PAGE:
Monday 22 December 2014

Silicon Valley goes green

Prophetic, progressive and profit-hungry – we meet the Irish techies chasing the dollar in Silicon Valley.

Silicon Valley
Barry O'Sullivan
David Smith
Denise Tormey
Joe Kiernan
John McGuire
Niall Keane

'Innovation in California is at its absolute peak right now," said Bill Gates in a recent article in 'Rolling Stone' magazine. Last year, there were 25,000 start-ups in Silicon Valley, most of which he branded "silly". Nonetheless, venture capitalists invested some €10bn to help them grow.

Although it takes less than an hour to get from one side of Silicon Valley – just south of San Francisco – to the other, it is the unparalleled epicentre of technological innovation. It is the embodiment of the American Dream, where two men who got turned down for jobs at Facebook went on to create a company called WhatsApp before selling it to Facebook for €16bn only five years later.

"People here can do anything," says entrepreneur Elon Musk, who recently was given €1.3bn by NASA to send his rockets up to the International Space Station.

Referred to as "Mecca" by techies, Silicon Valley can be likened to Hollywood, except much, much richer. Most people come here to become household names. They are fearless, confident, wildly optimistic and completely unabashed in their pursuit of success. Here you can cover yourself in body paint, then bring your pet to work, drink a cocktail made by a robot or eat a banana with a QR code on it.

Not everyone is happy with the outrageous success that the Valley is experiencing, least of all the laid-back left-wing community, whose members are appalled by the extortionate rents, sanitised streets and buses destined for Googleplex clogging the morning rush-hour streets.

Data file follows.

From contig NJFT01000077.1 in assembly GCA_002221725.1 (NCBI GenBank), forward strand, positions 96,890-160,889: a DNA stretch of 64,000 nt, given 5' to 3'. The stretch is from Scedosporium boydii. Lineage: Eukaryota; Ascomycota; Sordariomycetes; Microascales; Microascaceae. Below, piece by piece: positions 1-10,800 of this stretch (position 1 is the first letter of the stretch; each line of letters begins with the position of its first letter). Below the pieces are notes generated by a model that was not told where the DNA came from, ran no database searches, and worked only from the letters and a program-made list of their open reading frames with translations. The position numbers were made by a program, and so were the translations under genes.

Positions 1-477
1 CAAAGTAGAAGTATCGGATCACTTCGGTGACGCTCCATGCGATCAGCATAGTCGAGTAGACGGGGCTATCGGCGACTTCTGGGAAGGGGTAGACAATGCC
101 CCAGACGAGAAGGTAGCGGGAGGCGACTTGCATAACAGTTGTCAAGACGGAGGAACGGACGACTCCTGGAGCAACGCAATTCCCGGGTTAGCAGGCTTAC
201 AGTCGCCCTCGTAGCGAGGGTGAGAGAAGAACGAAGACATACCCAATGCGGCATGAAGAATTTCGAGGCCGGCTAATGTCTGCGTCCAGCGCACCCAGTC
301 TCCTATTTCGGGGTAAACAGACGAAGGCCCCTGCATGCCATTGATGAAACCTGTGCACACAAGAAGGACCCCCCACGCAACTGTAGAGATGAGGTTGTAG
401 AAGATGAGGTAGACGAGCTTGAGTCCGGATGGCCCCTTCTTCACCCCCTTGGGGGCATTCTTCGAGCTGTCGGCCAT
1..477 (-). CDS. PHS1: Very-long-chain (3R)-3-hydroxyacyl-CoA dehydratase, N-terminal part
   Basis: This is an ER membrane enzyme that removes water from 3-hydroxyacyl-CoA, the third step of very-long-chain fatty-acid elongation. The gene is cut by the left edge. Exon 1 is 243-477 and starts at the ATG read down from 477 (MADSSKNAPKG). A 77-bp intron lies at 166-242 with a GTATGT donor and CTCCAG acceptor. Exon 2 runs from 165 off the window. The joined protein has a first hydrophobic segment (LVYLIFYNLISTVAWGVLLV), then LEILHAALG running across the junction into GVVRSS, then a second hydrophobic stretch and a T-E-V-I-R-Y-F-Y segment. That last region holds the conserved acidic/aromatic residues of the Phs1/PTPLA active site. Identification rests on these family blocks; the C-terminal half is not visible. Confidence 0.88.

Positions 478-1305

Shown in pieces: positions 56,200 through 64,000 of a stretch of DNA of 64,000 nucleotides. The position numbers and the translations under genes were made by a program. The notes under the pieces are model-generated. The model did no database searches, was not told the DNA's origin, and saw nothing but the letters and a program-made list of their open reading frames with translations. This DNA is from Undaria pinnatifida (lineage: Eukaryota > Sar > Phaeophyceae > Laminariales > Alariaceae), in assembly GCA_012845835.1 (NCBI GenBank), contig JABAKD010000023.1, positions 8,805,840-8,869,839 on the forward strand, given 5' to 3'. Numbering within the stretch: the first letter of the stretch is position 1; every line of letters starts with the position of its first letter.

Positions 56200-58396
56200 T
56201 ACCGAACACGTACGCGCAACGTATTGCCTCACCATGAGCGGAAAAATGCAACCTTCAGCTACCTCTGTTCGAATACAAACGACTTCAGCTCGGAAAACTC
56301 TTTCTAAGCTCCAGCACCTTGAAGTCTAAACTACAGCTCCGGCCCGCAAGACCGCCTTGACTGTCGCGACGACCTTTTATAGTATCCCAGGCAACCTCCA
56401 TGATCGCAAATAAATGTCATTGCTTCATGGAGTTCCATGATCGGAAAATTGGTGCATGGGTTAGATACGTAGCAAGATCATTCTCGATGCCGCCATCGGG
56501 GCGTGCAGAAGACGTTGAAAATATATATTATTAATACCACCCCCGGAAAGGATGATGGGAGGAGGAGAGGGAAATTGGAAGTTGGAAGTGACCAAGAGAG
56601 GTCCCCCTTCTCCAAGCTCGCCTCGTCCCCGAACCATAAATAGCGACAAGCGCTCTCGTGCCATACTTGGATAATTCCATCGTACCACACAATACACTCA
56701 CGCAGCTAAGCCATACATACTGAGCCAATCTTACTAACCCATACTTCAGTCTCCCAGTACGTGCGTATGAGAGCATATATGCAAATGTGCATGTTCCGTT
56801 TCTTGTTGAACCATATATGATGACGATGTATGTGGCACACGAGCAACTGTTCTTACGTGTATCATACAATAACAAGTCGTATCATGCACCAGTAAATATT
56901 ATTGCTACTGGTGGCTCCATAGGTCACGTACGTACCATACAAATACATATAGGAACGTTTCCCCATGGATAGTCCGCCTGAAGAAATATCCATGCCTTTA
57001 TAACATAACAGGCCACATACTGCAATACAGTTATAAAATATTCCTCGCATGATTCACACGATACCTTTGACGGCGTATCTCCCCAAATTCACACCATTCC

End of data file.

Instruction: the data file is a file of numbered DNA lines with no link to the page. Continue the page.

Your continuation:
But there's not much anyone can do to stop it. Silicon Valley is booming, and Irish entrepreneurs want a slice of the American pie.

The most high-profile of these are Patrick (23) and John (25) Collison from Limerick, who raised €60m in Silicon Valley for their online payment company Stripe, which is now valued at around €1.3bn.

They sold their first company, Auctomatic, for €3.2m when they were only 17 and 19. According to the brothers, though, they are "just getting started".

"There are around 50 Irish companies in the Bay Area," says Enterprise Ireland's US West Coast manager Nick Marmion, who is based in Mountain View, about 40 minutes drive south of San Francisco.

"Irish companies are really innovative and have massive potential. In order to be successful in Silicon Valley, they have to adopt an open approach. Here, people are hugely collaborative and they don't mind sharing what they are doing.

"By nature, we are more insular and afraid of such a concept, as we think people will steal our idea. But that's not how it works. If you have an idea, act on it quickly and get people on your side. If you don't, an amazing opportunity will pass you by," he says.

Weekend magazine travelled to the US Pacific coast to chat with top Irish entrepreneurs about life and times in Silicon Valley.

Barry O'Sullivan, Investor, Dragon on 'Dragon's Den' and CEO of Altocloud

County of Origin: Cork

Barry started his educational path with a degree in electrical engineering followed by a Masters in computer science at the University of Limerick. He also completed an MBA at Santa Clara University in the heart of Silicon Valley.

He is one of the founding members of the influential Irish Technology Leadership Group (ITLG), a non-profit organisation comprising of Irish-American technology leaders who connect Ireland with Silicon Valley.

"In March this year, I launched a software company called Altocloud," Barry says. "It's a hugely exciting project and we plan to transform the way we use call centres forever.

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